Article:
Children with ADHD or ADD: Assessment Tests Information

ADHD and ADD are among the most prevalent neurobehavioral problems children struggle with in the United States. To learn more about ADHD and the diagnostic process for this condition, read on!

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Diagnosing Children Who May Have ADHD or ADD

What is ADHD?

Attention Deficit Hyperactivity Disorder (ADHD) and its subset, Attention Deficit Disorder (ADD), are brain conditions that make it challenging for kids to sit still or pay attention in school. Both conditions can be associated with impairment in social, academic and emotional functioning. To be diagnosed with ADHD, children must meet the criteria for ADHD in the Diagnostic and Statistical Manual of Mental Disorders-IV-TR ( Some of these criteria include displaying strong inattentive, impulsive and hyperactive tendencies.

Symptoms of inattention include an inability to organize activities or material items, keep one's attention on a single task, listen or attend to details. Tendencies of hyperactivity-impulsivity include excessive talking or running about, commonly interrupting teachers or peers, difficulty playing quietly and frequent fidgeting. If a child displays symptoms of inattention without symptoms of hyperactivity, he may be diagnosed as having ADD. Though it's normal for children to become distracted or act impulsively on occasion, kids diagnosed with ADHD display these behaviors beyond the developmental norm for their age.

ADHD - How Does an Assessment Work?

As there are no definitive tests available to diagnose ADHD, the process of diagnosing school-age children generally involves several steps. The motivation for an evaluation may come from you or your child's teacher. If your child's teacher suspects that your child has ADHD, she may complete an ADHD rating scale based on her classroom observation and your child's academic performance. From there, the diagnostic process will include observation of your child from a social, physical and emotional point of view at school and at home. To further determine whether or not your child has ADHD, there will likely be a series of psycho-educational tests and a clinical interview.

Psychological Testing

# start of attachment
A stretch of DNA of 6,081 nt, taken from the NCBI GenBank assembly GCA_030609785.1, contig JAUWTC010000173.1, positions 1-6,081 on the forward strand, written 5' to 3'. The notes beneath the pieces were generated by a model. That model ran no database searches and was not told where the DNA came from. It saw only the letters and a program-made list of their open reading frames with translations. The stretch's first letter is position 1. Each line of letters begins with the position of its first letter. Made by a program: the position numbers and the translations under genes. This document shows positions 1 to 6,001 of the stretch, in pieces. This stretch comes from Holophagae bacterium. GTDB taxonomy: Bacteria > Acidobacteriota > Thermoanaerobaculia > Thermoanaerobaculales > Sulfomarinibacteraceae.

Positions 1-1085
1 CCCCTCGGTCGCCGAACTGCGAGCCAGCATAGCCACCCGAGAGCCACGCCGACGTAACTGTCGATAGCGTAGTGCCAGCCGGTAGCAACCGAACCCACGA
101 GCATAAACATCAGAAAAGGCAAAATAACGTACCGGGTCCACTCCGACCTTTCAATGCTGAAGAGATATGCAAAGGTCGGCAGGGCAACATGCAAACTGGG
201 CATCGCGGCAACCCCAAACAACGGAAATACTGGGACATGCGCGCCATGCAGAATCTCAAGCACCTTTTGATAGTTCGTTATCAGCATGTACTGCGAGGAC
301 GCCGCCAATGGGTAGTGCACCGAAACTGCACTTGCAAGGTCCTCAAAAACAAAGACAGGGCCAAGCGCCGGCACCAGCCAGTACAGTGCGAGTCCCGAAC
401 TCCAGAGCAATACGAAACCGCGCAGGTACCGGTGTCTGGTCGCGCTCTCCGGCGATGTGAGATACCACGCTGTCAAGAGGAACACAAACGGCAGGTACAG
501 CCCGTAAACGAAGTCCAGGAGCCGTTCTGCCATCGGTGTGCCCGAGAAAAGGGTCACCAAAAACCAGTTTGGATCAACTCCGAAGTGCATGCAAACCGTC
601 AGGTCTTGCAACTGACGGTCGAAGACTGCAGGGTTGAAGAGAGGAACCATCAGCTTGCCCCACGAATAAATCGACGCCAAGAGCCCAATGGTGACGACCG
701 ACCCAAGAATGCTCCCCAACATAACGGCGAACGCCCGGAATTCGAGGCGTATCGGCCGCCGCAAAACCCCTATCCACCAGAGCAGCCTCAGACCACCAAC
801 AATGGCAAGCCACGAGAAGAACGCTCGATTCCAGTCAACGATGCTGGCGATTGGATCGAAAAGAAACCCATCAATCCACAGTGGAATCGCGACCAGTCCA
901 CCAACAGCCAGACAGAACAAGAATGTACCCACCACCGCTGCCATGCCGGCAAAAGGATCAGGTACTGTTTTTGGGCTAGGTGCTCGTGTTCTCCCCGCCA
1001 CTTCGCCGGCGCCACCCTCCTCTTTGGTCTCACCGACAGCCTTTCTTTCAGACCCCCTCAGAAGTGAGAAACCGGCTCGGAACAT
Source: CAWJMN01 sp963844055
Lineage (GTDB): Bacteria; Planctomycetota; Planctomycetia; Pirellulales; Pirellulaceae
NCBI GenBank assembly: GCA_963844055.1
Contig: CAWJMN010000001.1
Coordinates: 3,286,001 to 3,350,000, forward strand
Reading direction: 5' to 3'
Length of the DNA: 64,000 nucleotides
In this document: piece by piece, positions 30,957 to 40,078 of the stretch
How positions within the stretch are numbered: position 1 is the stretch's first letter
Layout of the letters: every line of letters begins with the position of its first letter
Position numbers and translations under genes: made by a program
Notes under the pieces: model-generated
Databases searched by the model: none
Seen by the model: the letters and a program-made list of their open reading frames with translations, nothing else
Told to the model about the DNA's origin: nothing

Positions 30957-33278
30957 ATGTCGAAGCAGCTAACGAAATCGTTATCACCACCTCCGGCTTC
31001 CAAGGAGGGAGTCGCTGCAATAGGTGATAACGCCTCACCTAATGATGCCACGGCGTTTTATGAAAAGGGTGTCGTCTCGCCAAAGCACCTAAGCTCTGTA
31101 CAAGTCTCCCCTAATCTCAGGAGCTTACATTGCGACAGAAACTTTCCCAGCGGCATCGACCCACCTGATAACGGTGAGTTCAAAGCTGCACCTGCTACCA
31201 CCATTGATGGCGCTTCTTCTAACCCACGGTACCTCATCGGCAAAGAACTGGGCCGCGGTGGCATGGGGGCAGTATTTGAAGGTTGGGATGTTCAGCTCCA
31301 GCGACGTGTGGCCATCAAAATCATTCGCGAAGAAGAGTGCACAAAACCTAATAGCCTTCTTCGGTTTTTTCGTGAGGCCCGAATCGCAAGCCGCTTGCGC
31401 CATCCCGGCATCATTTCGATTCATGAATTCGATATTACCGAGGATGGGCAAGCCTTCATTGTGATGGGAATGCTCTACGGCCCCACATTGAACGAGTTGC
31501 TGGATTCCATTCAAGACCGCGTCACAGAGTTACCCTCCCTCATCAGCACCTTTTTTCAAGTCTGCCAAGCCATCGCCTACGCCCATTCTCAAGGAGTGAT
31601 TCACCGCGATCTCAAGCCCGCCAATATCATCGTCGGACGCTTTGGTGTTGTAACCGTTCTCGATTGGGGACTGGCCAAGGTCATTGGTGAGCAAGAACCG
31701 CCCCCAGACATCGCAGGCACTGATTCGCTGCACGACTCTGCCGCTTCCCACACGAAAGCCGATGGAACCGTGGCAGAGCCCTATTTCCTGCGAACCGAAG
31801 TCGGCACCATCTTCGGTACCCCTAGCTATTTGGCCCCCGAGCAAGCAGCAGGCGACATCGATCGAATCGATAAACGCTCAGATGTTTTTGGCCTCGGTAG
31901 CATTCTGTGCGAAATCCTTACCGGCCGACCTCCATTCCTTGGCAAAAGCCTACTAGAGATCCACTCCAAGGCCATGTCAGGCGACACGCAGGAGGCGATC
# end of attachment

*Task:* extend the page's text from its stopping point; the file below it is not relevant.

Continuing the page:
The purpose of psychological testing for children who may have ADHD is to find out whether or not there are processing deficits in their brain and to clarify the nature of these deficits. Psychological testing can assess the intricacies of a student's cognitive strengths and weaknesses, which can help professionals discover whether your child mainly suffers from ADHD or from a different learning disability. There are a number of tests used to evaluate children. Examples are the Wechsler Intelligence Scale for Children-IV and the Stanford-Binet Intelligence Test-IV.

Educational Testing

Educational tests are performed to learn more about children's achievement levels in several categories of learning. Educational tests can help professionals discern how a neurobehavioral disability, such as ADHD, is affecting your child's academic performance. Common educational tests are the Woodcock-Johnson Tests of Achievement-Revised. This series of tests examine what students have learned in the areas of reading, writing, math and general knowledge. These tests analyze academic proficiency, thus an individual may have a high IQ score and a low achievement score if she struggles academically or has not regularly attended school.

Interviews and Questionnaires

An important part of an ADHD assessment is a clinical interview with you, your child and a mental health professional. The interview is usually designed to give you and your child a chance to openly discuss his struggles. Mental health professionals will also look at information provided via questionnaires filled out by school personnel, pediatricians and family members. Questionnaires ask observers to summarize certain behaviors that your child displays over a period of time.

Beyond that, the professionals assessing your child may look for patterns in your child's school records over the past few years. Other types of tests, such as blood tests, electroencephalograms or brain scans are not typically considered necessary to diagnose ADHD.

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